Four years after her 2013 escape from a forced marriage at age 11, immortalized in a video that was translated by MEMRI TV and that went viral, Nada Al-Ahdal has established The Nada Foundation to protect and defend children’s rights in Yemen.
In the viral video, originally posted to YouTube on July 8, 2013, Nada appealed to viewers to stop the practice of child marriage as she fled her own arranged marriage. “They have killed our dreams,” she said, noting that child brides regularly committed suicide. The clip went viral after being translated by MEMRI, with over 10 million views. It was reported on and shared by major media outlets such as The Washington Post, The Huffington Post, The Washington Times, The Daily Beast, and MSN, and aired on TV channels including CBS, CNN, ABC News, and Fox News Channel. Amnesty International and other international organizations, prominent journalists, and Hollywood celebrities also tweeted links to the clip.
Eleven-year-old Nada Al-Ahdal in MEMRI TV clip, which had over 10 million views. Click here to view this clip on MEMRI TV.
As part of its Reform Project, MEMRI amplifies the voices of those in the Arab and Muslim world who advocate for reform and human rights, and also maintains a Women’s Studies Initiative. The following report highlights information about Nada’s new foundation and includes links to her website and social media accounts.
The Nada Foundation
In a second clip translated by MEMRI, Nada introduced her Nada Foundation, explaining in a March 19, 2017 interview on a Yemeni TV channel that it “is involved in many projects, and it fights phenomena like the recruitment of child soldiers, like child marriage, child labor, the displacement of children, and many other issues.” She called for increased awareness of the “heinous crime” of child marriage and added, “My family are not to blame for what they did to me. Ignorance and backwardness are the main reasons for this phenomenon, followed by poverty… Raising awareness is more important than legislating laws.”
Nada in March 2017 MEMRI TV clip talking about her foundation. Click here to view this clip on MEMRI TV.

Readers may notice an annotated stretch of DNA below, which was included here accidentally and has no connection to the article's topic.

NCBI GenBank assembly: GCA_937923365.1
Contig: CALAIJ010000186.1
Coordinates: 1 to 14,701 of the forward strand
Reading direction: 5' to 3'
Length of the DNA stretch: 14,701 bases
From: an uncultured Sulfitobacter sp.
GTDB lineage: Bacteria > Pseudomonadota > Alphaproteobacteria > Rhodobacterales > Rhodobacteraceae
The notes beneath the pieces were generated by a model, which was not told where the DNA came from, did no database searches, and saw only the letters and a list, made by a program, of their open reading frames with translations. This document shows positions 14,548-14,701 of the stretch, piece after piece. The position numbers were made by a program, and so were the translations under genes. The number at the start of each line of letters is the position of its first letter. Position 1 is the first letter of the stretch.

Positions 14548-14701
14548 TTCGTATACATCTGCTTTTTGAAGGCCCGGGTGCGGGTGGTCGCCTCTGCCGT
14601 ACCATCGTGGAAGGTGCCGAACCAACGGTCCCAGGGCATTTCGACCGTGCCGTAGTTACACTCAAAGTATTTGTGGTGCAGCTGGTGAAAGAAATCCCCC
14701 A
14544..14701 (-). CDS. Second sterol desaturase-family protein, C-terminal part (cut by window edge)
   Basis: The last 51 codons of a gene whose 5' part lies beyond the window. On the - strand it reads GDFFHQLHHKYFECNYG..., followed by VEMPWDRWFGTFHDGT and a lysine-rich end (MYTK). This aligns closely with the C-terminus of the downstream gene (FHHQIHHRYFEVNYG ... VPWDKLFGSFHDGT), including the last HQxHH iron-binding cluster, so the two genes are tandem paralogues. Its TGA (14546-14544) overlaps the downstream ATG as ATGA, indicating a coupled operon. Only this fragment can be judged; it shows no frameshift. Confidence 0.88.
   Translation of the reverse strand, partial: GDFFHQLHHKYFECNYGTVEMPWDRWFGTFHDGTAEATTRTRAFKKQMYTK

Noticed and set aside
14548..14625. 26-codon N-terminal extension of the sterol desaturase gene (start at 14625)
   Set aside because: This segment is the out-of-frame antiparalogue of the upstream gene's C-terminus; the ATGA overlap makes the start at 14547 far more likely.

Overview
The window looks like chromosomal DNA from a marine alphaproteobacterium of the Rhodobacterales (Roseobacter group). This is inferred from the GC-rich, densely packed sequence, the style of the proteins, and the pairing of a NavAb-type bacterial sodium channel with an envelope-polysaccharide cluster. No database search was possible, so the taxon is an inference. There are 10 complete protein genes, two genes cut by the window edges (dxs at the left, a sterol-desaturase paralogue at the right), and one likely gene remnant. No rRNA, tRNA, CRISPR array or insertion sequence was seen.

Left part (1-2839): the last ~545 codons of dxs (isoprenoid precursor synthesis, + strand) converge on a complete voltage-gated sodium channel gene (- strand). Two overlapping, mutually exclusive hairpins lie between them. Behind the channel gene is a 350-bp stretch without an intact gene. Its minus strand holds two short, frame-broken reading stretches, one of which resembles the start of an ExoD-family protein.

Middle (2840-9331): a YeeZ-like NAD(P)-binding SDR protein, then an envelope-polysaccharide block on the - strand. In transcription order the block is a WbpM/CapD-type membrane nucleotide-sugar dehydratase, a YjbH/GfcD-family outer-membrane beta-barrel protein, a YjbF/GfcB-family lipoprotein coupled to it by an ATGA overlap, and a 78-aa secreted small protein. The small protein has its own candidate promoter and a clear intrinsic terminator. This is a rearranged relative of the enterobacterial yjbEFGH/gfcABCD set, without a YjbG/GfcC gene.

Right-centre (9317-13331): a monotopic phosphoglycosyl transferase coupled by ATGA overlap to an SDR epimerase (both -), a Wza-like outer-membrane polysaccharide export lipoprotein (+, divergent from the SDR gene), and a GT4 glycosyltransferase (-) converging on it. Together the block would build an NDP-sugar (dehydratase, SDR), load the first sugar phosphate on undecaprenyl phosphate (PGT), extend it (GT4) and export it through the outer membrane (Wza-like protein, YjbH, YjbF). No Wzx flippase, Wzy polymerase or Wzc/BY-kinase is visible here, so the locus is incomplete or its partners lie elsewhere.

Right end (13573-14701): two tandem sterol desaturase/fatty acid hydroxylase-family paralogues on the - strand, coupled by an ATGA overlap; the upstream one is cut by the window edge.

The Nada Foundation website states that the organization aims to protect and defend children’s rights by “working on providing shelters, schools and means to reduce risks that threaten childhood,” and by working to end child marriage, provide medical care, ensure access to education, and coordinate with international organizations. It features a blog with articles about child marriage and the humanitarian situation in Yemen; a gallery with infographics about the foundation’s projects and statistics; and information on the foundation’s history, vision, and team members. The foundation also maintains a Twitter account, with nearly 800 followers; on December 8, 2017, it retweeted Nada’s personal tweet of a video of her first viral MEMRI TV clip being screened at the “Violence Against Women” conference in Istanbul, Turkey.
The Nada Foundation Twitter account.
Nada Foundation retweet of MEMRI TV video being screened at the Violence Against Women conference, Istanbul, Turkey
On February 25, 2018, Nada tweeted from her personal Twitter account to the MEMRI Twitter account a video posted on her personal YouTube channel about the reasons for child marriage and how it can be ended, with the hashtag #EndChildMarriage.
Nada’s personal Twitter account.
Nada’s tweet of her YouTube video on child marriage, on @MEMRIReports, February 25, 2018.
Nada’s Online Presence
Nada herself has a considerable online presence. In addition to her personal Twitter account, with more than 100,000 followers, and her YouTube channel, which has nearly 4,700 subscribers, she maintains a Facebook page with 17,932 followers, an Instagram account with over 5,000 followers, a Google+ page with a few dozen followers, and a Snapchataccount.
Nada’s Facebook page.
Nada’s Instagram page.
Nada’s Google+ page.